INTERVIEW WITH EMILY J PRIOR
Model. Actor. Activist.
We've long admired your pursuit of inclusion and diversity; as well as your resilience that your followers witness, and desire to live life to the full and be undeterred. Briefly tell us the backstory behind your pursuit of inclusion and diversity.
Hi! I have Cerebral Palsy which affects the way my muscles work. I was diagnosed when I was one year old.
When I was around eight years, I was looking through a catalogue and I realised that there was no one like me. There was no one who had a disability and I asked why people with disabilities were being excluded in media and advertising.
I decided that I wanted to change that. I wanted to show how disability could be included and I wanted to change the way society thought about disability.
FINDING MY VOICE. SHARING MY PURPOSE
There are definitely barriers when you have a disability. Accessibility and attitudes were my biggest barriers. Attitudes of brands not wanting to include disability in their advertising was and still is frustrating and disappointing. Not being able to access the same opportunities as models or actors without a disability. 1 in 5 people have a disability it’s not represented. The media reinforces disability stereotypes or doesn't include disability at all. For me, I just wanted to show everyone what disability and fashion looked like, so I used Social Media to do this. It gave me a platform to share my images and to tell my story.
Many of our Tween community have a passion or purpose but perhaps haven't found their voice yet - or the appropriate platform to share their message.
What practical and emotional barriers did you have to overcome to get your message out there?
Do you have a top tip you'd recommend to other young readers to help get their message heard or help them form a movement?
Yes! It doesn’t matter if your voice is small, the more you talk, the more people will listen. Sometimes it means your voice might be the only voice but it is important to continue to use it for something you believe in.
MY PERSONAL WINS
Of course we HAVE to ask this question: what are you most proud of having achieved in the pursuit of your purpose?
There are lots of little moments that I am proud of because they have helped to achieve my big moments. I think though, it is all of the “first” moments that I am most proud of.
One of them is appearing on the front cover of a Target Australia Catalogue. It was the first time a disabled model had featured on the front cover. Then being in the Target Back To school Campaign, where I was on the front cover again and all throughout Australian Target Stores.
Walking the runway at Perth Fashion Festival last year was also something I am very proud of. I was the first disabled model to walk the runway in their 20 year history.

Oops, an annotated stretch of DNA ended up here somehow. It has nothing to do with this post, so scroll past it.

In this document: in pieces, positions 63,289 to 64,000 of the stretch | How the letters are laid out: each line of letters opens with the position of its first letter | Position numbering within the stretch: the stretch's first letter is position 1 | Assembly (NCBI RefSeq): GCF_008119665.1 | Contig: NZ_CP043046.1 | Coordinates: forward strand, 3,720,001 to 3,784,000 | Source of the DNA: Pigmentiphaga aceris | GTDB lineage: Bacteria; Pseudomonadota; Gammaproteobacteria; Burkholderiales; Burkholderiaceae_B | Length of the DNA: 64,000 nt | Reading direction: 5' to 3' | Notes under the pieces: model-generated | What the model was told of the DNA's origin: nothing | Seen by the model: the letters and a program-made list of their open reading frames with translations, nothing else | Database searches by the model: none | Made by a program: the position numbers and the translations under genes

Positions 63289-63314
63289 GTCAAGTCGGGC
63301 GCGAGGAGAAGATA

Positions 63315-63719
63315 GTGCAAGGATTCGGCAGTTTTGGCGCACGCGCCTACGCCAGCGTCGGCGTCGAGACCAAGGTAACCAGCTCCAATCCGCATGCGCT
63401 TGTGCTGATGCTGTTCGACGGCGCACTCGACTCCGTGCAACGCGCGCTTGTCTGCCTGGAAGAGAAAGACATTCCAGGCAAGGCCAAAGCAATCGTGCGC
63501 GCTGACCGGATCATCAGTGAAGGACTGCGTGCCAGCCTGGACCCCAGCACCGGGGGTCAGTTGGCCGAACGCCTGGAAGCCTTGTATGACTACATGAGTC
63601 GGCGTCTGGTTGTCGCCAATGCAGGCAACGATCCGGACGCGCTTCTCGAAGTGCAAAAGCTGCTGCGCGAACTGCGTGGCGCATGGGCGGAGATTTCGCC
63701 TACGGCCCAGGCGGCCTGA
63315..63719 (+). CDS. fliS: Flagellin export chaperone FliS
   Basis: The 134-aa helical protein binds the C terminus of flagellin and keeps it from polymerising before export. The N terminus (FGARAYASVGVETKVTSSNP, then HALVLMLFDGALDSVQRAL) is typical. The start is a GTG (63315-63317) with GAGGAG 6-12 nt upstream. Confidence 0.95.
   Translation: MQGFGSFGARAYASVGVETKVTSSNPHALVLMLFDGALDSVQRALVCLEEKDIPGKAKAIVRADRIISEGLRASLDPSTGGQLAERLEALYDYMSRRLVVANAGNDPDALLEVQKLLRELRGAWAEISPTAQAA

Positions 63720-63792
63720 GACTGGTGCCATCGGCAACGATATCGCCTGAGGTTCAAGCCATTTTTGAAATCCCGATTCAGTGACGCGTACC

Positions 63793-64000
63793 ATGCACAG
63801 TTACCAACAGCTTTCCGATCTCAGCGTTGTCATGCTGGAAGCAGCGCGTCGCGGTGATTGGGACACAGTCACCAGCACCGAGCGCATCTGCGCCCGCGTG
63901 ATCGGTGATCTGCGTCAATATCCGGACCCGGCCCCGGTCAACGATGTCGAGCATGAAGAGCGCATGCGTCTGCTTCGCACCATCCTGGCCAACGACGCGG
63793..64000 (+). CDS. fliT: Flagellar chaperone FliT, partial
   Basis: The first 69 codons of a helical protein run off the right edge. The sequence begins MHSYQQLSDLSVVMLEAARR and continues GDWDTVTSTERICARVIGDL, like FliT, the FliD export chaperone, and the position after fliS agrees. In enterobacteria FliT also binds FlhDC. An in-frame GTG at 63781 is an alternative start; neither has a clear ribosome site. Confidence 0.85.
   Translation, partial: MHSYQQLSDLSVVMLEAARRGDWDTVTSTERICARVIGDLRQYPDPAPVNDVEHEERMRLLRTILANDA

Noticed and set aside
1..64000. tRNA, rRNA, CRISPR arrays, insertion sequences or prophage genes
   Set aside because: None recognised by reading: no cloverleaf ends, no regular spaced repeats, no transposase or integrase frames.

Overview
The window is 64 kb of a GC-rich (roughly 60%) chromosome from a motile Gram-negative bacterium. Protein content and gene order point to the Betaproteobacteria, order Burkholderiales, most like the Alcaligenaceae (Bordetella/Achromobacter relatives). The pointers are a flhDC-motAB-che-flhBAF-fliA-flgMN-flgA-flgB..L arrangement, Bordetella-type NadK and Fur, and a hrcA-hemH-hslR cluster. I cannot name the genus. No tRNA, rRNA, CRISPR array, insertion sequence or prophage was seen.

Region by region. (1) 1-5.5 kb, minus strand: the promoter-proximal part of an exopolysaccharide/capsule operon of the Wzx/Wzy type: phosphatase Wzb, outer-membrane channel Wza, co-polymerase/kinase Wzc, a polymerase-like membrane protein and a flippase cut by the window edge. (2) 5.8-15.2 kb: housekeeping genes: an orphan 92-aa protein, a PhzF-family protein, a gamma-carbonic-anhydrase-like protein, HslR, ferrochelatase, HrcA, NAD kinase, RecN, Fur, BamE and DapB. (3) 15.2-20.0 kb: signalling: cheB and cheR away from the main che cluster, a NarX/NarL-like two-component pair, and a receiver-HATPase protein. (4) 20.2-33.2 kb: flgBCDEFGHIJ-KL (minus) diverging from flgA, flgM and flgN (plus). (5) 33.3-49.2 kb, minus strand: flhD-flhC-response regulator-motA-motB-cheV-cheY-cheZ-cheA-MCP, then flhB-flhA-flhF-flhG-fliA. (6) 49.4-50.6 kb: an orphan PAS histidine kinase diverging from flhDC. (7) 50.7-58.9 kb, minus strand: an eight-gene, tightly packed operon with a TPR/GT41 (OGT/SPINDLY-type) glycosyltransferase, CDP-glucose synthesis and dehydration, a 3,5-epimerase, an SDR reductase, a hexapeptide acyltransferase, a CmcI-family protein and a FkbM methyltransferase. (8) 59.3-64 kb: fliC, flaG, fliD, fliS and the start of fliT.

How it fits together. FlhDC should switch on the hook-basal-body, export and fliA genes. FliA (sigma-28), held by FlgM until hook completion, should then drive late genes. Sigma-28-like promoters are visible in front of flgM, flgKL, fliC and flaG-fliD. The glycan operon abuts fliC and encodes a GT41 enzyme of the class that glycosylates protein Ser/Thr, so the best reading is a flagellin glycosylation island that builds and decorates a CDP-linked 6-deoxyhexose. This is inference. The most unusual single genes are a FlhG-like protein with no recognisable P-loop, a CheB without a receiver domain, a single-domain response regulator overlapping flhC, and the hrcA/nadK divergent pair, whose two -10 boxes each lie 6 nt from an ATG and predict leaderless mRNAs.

Being named as the first ever Youth Ambassador for Disability Sport is also something I am very proud of.
Recently, it was announced that I was the star of a TV Film appearing on ABCMe called Rocky and Me and this is definitely my most proudest moment. After doing so many auditions to finally be cast in the lead role was a dream come true. To see disability being represented (authentically) on TV has been my biggest goal.
YOUR PURPOSE - YOUR FRIENDSHIPS
Did your purpose affect your friendship group or popularity or socially gain you respect in any way?
I think by doing what I do and talking about the importance of disability inclusion, it has helped my friends understand why it is so important to me and to people with disabilities. However my friends just see me for me and who I am. Yes, I have done some really cool things and met lots of TV stars who have definitely helped me share my message but I don't do it to be popular, I do it because it is important to me and for people with disabilities.
EMPOWERED THROUGH PURPOSE
Please offer your best piece of practical or emotional advice to any Tweens affected by a feeling of physical disability or exclusion
I think one of the best pieces of advice I can give is to advocate for yourself in the best way you can.
Having a disability is not tragedy and I don't want anyone to feel sorry for me. Having a disability makes me who I am. So always proud of who you are and of your disability.
I also found having my mentor (Robyn Lambird) who is also disabled has been the best. Being able to share the experience of disability has really helped me to grow and understand my own disability.
Please offer your best piece of advice to any Tweens unsure if the putting yourself out there is really worth it/ whether they can make a difference
My best advice is that if you are passionate about something, if it has meaning to you, then do it!. Just start somewhere and start telling your story.
If it doesn’t happen straight away don't give up!